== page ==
In addition, people with No Recourse to Public Funds (NRPF) are often homeless, and so are particularly at risk of COVID-19, as well as more likely to be from BAME communities who are disproportionately impacted. The NRPF system should be suspended, and people instead given full access to health, accommodation and other support.

 

We know that BAME communities have been disproportionately impacted by COVID-19. The Scottish Government has established an Expert Group on COVID-19 and BAME.  However, we remain concerned that the necessary data around BAME communities in Scotland is sorely lacking and needs to be urgently addressed in order to effectively bring about change.

 

There are higher rates of anxiety, depression, substance use, eating disorders, self-harm and suicide amongst the LGBTI population. Social isolation, crisis and trauma, and lack of access to ongoing support as a result of COVID-19 is likely to exacerbate and entrench these mental health inequalities.

 

Research shows that LGBTI people of all genders can have an increased risk of facing domestic abuse, including LGBTI young people (1 in 4). There is an increased risk, and likelihood of increased severity, of domestic abuse and gender-based violence when there is a requirement to stay home, including for LGBT people.

 

There is an increased risk of homelessness amongst LGBTI youth, particularly due to family rejection after coming out about their sexual orientation or gender identity. LGBT young people may be at particular risk of experiencing homelessness during the current crisis, due to having to spend greater periods of time with unsupportive family members due to ‘lockdown’ measures.

 

Too many people were living in poverty before COVID-19 and this has only increased since COVID-19. We highlight that experience of poverty is gendered, with women are more likely to be in poverty, more likely to experience in-work poverty, and more likely to experience persistent poverty than men.  

 

Article 9 of ICESCR gives a right to social security and Article 11 to an adequate standard of living. As more people will have to rely on social security, the Government should consider again whether it gives everyone an adequate standard of living.  In particular, larger families could not possibly have foreseen the pandemic when making decisions about family life. Noting that Article 26 of the UNCRC states that every child should benefit from social security and the two child limit should be scrapped.

 

 

 

Many EU citizens and their families are being denied access to crucial benefits or having their benefits suspended because they have not lived in the UK for more than five years, and cannot, during the pandemic, show their right to reside through employment. As of April 2020, 1.3 million EU citizens and family members had been granted pre-settled status. Many of them are being forced to choose between following Government guidance to stay at home and falling into destitution, or returning to work and risking their own and public health. It is vital that pre-settled status is made an automatic ‘right to reside’ to protect EU citizens from COVID-19, destitution and control the spread of the virus.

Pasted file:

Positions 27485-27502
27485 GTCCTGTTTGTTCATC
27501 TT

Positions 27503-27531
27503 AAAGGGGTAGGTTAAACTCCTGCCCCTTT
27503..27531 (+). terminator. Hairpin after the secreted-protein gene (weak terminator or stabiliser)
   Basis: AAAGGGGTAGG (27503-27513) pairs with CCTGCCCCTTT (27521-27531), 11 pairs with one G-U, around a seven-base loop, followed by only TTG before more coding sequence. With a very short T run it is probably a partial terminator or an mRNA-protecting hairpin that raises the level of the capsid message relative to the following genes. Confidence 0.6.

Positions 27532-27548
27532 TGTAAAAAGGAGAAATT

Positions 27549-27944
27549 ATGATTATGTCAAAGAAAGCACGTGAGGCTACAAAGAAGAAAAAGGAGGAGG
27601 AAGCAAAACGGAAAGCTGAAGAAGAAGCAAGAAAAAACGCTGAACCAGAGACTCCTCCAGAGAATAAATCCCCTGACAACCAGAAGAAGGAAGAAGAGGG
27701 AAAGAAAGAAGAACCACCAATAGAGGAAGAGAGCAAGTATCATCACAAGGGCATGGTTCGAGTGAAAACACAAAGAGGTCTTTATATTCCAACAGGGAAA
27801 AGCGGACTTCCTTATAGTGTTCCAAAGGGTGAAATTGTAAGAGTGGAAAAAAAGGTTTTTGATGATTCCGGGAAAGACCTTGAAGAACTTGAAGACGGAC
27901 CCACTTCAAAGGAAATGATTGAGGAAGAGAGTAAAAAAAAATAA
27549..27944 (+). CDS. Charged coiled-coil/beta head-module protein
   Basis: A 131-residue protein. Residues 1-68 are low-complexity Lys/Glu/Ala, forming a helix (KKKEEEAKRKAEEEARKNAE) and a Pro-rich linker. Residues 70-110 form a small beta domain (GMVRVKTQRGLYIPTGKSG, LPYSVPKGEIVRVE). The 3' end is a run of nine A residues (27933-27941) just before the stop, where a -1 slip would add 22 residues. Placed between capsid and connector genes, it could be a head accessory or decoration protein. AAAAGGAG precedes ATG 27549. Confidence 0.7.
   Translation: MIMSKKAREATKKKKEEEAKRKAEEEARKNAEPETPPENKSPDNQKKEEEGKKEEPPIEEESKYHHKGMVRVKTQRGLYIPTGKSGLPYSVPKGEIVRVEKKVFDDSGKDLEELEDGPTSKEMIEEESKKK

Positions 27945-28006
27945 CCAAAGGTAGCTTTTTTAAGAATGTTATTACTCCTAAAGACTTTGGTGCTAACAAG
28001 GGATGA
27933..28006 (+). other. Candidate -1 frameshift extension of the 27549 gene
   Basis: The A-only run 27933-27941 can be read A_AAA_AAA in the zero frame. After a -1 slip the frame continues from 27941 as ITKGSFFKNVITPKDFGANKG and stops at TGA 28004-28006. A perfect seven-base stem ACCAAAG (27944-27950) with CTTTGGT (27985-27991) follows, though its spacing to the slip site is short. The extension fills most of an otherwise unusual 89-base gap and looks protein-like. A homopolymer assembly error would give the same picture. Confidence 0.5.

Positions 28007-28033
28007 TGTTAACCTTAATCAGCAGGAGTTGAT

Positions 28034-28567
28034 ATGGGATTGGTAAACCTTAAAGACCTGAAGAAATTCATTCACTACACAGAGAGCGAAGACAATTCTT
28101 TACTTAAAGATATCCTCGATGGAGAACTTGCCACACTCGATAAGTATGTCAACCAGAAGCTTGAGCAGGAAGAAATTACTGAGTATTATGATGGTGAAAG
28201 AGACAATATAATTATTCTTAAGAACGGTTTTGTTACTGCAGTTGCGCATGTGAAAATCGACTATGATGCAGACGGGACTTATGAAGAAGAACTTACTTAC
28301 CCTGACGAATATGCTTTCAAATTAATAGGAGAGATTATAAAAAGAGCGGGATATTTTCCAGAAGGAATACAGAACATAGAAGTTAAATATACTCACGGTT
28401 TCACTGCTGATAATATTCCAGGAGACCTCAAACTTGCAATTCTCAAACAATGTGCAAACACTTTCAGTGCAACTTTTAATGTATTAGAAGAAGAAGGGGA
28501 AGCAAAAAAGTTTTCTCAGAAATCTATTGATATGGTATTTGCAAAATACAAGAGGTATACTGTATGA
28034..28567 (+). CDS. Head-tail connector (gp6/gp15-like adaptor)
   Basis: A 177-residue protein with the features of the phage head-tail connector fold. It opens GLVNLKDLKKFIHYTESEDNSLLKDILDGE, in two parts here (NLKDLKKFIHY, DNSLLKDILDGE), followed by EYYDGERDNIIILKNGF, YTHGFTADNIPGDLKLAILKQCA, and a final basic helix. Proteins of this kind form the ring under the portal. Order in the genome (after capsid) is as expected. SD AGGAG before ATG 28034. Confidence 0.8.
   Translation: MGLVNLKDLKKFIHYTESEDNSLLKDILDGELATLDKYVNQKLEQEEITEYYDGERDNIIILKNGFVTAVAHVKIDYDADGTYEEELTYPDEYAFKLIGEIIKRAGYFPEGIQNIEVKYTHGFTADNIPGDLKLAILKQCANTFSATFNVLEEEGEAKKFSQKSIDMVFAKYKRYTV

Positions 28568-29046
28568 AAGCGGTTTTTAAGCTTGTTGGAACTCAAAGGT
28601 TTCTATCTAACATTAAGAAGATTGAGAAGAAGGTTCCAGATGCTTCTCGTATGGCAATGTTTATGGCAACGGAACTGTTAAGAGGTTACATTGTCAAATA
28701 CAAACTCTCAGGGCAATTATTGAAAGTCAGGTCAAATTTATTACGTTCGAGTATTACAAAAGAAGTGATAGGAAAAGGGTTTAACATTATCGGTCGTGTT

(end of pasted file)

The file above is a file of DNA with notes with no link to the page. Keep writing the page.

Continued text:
In an effort to prevent the spread of COVID-19, family visits were suspended, accompanied by the introduction of severely restricted regimes. Short scrutiny visits by HMIPS and HMI Prisons found that many prisoners were locked in their cells for more than 22 hours per day, with some only allowed out for 20 minutes per day. This meets the internationally accepted definition of solitary confinement, thus contravening the Mandela Rules and amounting to inhuman and degrading treatment in breach of Article 3 of the European Convention on Human Rights.

The early release programme in Scotland only included those in the last three months of a sentence of 18 months or less, with exemptions for particular crimes. 348 prisoners were released early under this legislation. However, none were released on the basis of their, or a dependent child’s, vulnerability e.g. a child; a pregnant woman; a woman with sole parental responsibility; or an elderly person with a serious physical or mental incapacity, who would suffer disproportionately from the isolating and restrictive prevention measures.

21/07/2020

Human Rights Consortium Scotland SCIO: SC050099; hrcscotland.org; @HRCScotland

 

 


[1] Engender, Gathering and using data: https://www.engender.org.uk/content/publications/Covid-19-Gathering-and-using-data-to-ensure-that-the-response-integrates-womens-equality-and-rights.pdf , April 2020

[2] https://www.alliance-scotland.org.uk/blog/news/social-care-and-covid-19-emergency-powers/

[3] Scottish Government, Coronavirus Acts: first report to Scottish Parliament, June 2020

[4] https://www.alliance-scotland.org.uk/blog/news/social-care-and-covid-19-emergency-powers/

[5] Scottish Government letter to Scottish Parliament Equalities and Human Rights Committee, accessed 29/6/20: https://www.parliament.scot/S5_Equal_Opps/Correspondence_from_Minister_2406.pdf